| Singapore | 18 Sept 2017 | Asia Samachar |
One could easily mistake Lieutenant Colonel (Retired) Jaswant Singh Gill for a man in his early eighties instead of his actual young age of ninety-two (in 2015). He still carries the stern authority and proud bearing from his Singapore Navy and teaching days. When he speaks, one realises that here is a man who has witnessed not only the many turbulences and challenges faced by Singapore in its fight for independence, but also contributed greatly to the position in which Singapore is today.
Jaswant was born in Punjab, in India, in 1923 to a farmer. He began his education at Khalsa School in Moga, which was one of the few schools that taught English language at that time. At the tender age of six, Jaswant relocated to Singapore with his uncle who was then working as a clerk in the Singapore Police Force.
Jaswant started his formal education shortly after arriving in Singapore. Being knowledgeable in English beforehand, he was able to do well in his examinations to obtain a place in the prestigious Raffles Institution.
To secure a proper job, Jaswant pursued a two-year course in commercial studies where he picked up valuable skills such as book-keeping and typing. He eventually joined the government clerical service where he met Justice (Late) Choor Singh and struck up a long-lasting friendship with him despite the latter being 15 years his senior.
Singapore Khalsa Association
One of the first Sikh institutions that Jaswant was affiliated to was Singapore Khalsa Association (SKA). The Association was started in the 1920s as a means for Sikh boys to meet for friendly sport games, with cricket and hockey being the two most popular sports among Sikhs at that time. He first became interested in SKA during his time as a student in Raffles Institution. Once he started working in 1941, he joined the Association where he helped collect donations for its various events as well as for the building fund.
During the Second World War, the Japanese took over the SKA premises at Jalan Bahagia. At the end of the war, the building had been looted and needed much repair. However, when the government requisitioned the land in the 1960s, SKA had to scramble to acquire another piece of land for a new building. This land was at Balestier Road, where the current SKA building stands.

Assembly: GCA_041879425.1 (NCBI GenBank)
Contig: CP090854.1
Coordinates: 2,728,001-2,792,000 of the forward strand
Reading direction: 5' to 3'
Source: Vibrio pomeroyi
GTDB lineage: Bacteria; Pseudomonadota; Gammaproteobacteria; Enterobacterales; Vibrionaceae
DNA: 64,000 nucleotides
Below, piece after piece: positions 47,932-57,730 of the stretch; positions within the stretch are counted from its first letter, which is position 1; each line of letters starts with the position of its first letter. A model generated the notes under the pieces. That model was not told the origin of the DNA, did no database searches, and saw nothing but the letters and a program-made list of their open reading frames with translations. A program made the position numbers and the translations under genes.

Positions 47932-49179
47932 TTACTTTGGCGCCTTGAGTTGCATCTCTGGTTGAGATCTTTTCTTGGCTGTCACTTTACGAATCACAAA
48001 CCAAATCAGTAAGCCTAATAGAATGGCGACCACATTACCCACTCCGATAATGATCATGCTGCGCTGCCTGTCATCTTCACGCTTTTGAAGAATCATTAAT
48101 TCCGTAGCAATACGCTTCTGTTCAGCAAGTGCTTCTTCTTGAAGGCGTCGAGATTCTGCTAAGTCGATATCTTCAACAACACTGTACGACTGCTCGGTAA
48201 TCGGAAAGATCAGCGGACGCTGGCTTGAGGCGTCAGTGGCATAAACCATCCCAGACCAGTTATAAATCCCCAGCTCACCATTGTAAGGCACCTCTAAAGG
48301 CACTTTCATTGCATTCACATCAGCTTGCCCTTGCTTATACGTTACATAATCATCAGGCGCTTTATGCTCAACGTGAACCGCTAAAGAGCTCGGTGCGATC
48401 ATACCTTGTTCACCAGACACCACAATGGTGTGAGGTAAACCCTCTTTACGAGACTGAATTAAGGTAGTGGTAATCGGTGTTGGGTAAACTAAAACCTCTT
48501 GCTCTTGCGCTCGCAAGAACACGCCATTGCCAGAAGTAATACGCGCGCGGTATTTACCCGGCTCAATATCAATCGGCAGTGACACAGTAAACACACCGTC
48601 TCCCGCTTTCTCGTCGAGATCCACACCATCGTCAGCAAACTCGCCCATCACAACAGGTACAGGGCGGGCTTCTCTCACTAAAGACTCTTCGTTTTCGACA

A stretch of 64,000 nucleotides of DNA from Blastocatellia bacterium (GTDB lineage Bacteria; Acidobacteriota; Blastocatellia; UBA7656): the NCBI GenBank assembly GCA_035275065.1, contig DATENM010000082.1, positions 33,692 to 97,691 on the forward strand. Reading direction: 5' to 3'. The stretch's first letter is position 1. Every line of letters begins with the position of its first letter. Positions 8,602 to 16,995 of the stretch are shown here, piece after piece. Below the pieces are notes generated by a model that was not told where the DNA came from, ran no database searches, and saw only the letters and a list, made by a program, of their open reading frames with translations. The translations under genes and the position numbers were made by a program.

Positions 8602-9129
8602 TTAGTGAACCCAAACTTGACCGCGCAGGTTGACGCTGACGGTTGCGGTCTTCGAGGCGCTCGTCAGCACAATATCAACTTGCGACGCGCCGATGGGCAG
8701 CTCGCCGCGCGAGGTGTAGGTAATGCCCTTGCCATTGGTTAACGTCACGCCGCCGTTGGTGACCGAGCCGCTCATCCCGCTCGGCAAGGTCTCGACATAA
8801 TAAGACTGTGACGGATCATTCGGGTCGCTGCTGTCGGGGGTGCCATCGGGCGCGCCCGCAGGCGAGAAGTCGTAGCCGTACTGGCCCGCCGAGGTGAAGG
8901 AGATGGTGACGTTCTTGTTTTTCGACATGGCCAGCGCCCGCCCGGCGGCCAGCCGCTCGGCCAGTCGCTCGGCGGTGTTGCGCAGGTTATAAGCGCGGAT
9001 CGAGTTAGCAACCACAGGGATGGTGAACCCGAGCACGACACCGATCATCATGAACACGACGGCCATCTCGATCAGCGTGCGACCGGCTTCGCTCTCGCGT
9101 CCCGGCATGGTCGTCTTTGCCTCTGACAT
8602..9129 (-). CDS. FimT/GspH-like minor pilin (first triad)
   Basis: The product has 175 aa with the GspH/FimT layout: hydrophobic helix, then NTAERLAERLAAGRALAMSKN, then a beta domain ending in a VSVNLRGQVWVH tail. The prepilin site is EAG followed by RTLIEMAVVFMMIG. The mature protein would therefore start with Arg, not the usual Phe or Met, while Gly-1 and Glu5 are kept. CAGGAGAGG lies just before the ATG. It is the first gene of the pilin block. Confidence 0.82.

As Jaswant was elected as the President of SKA continuously from 1966 to 1981, the burden of the new building fell on him. The new building would cost S$750,000 which, at that time, was a very big sum. The Association set up a Building Committee to collect donations. As President, he also went around raising funds. He emphasises that, without the support of the gurdwaras (Sikh temples) and the sangat (congregation) who donated willingly, the donations would have been harder to secure.
After purchasing the building, there were some funds leftover. Jaswant and some of the more foresighted members created the SKA Trust Fund. This was used to make some very wise investments and the initial sum of S$25,000 has now become about S$15 million. This sum is kept by a group of Trustees, including Jaswant.
Passion for Teaching
From very early on, Jaswant had a passion for teaching. After the war, he went back to his old job in the clerical service but he did not stay there for long. In 1948, he was transferred to the Ministry of Education (MOE) as a teacher. He first taught at Outram Primary School and moved on to various other schools, including Raffles Institution. His passion for the job soon led him to being promoted to school principal. In this position, he oversaw several schools such as Sungei Kadut Primary School and Dunearn Secondary School. He took great pride knowing that many of his former students went on to become successful. Some of his brightest minds eventually entered politics and have served or are serving as ministers. After retiring from MOE in 1973 at the age of 50, Jaswant went on to teach commercial subjects at the United World College.
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While teaching, Jaswant took an interest in the Teachers Union. He was the General Secretary from 1959 to 1963 and eventually Vice President from 1963 to 1964. During this period, the communists were trying to capture as much political power as they could in Singapore. They attempted to take over the Teachers Union. However, Jaswant, along with other colleagues, prevented the Teachers Union from falling into their hands. He recalls being heckled by members of the Barisan Socialis, the communist inspired party as they tried to subvert the authority of the Teachers Union and win its members to their side.
As an educator, he recognised the importance of knowing one’s own culture and language. Jaswant placed an emphasis on the Punjabi education. The first Punjabi school, Khalsa Punjabi School was set up in the new SKA building. This allowed for the centralisation of the classes. With the introduction of the Singapore Sikh Education Foundation, SKA handed over its Punjabi school to the Foundation.